Commentary, opinion and news on the world of hockey.

Tuesday, January 18, 2005

Why pro sports isn't as fun

It's a funy thing, the evolution of sports. I remember back fondly to a day when hockey and baseball were all about excitement, the cheering of the crowd, the crack of the bat, the flashing red light signaling a goal. But when I turn on the television these days, whether it's to catch a Raptors game or last year's NHL action, I can't help but think back to the time where things like player salaries, revenues, the CBA, TV contracts, pay-per-view, salary caps and luxury taxes were basically unknown to the average sports fan. Times were better, the games were more exciting, and sports was much more than a business to all involved.

Now, sports is all about the mighty buck. That's reality. I accept that, but that doesn't mean I have to like it.

Take, for example, Eric Gagne and his brand new $19.5 million dollar contract. Or how about Roger Clemens and the fact that he filed for a record $22 million US in salary arbitration. Let that ring off the tongue a few times. Twenty-two million dollars. Twenty-two mill...........sigh. I have a hard time watching a hockey or baseball game without being consciously aware of the amounts of money required to field these athletes. And the more I think about that, the less attractive the games become.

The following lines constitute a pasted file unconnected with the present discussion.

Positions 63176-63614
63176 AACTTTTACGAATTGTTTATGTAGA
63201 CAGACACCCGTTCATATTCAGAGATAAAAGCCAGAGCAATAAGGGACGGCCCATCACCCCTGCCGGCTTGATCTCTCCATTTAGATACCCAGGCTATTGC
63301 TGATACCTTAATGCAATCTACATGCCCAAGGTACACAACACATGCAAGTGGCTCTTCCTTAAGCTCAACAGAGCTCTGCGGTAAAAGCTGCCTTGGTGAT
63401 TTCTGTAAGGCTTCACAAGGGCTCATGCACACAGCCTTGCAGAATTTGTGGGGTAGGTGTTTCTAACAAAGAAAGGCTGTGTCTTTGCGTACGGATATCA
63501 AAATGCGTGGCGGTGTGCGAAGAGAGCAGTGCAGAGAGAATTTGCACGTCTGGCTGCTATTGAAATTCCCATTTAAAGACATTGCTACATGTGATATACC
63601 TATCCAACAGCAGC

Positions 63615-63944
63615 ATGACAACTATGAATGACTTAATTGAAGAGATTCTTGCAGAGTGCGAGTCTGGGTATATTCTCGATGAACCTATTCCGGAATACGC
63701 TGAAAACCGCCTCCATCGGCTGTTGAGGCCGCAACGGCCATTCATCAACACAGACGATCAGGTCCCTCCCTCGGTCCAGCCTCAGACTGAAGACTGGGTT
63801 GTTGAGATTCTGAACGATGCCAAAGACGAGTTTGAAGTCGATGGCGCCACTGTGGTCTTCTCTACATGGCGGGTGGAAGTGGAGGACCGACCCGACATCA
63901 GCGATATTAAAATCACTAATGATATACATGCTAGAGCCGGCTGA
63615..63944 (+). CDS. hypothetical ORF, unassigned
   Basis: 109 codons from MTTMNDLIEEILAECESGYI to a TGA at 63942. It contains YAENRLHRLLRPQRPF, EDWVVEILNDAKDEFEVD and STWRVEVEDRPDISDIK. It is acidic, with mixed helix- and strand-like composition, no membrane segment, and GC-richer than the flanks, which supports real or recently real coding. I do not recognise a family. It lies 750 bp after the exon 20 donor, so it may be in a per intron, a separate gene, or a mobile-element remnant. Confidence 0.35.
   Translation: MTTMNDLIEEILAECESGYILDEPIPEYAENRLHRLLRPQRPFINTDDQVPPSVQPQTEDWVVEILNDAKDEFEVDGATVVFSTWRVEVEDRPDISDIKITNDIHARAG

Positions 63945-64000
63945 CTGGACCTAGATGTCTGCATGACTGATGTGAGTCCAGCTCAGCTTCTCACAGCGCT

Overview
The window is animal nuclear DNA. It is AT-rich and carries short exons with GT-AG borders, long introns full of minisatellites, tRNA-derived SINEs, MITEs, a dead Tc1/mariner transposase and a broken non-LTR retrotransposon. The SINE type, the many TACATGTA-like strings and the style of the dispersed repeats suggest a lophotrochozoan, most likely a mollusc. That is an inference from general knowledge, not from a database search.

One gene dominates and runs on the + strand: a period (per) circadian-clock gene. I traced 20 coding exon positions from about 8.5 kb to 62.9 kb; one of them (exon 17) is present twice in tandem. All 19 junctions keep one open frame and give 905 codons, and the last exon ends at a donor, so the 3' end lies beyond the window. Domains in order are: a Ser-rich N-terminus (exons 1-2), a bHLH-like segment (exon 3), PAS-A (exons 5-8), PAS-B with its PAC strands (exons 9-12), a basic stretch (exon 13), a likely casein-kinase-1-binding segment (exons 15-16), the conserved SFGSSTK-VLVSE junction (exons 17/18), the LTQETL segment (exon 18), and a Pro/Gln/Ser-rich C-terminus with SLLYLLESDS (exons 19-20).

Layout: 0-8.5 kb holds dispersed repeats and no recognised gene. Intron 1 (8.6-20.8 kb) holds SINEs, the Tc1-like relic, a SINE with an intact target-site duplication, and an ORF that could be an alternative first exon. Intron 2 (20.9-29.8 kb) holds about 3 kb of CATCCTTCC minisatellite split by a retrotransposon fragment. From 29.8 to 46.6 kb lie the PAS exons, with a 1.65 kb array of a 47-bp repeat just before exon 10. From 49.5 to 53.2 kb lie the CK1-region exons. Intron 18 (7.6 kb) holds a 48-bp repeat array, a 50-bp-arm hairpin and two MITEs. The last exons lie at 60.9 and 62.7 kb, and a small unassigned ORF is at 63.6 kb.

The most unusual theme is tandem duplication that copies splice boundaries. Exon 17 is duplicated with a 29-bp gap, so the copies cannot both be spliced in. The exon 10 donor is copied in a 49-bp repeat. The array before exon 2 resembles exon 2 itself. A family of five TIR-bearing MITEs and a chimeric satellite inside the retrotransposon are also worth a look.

Now, I realize that pro sports have evolved into much more of a business and entertainment entity than anything else. Gone are the days where sports was merely a game. And as revenues rise, so will the expenses (i.e. player salaries). Like I said before, I can accept that, but I do not like it and I will continue to struggle with what I interperet as the diminishing entertainment value of pro sports.


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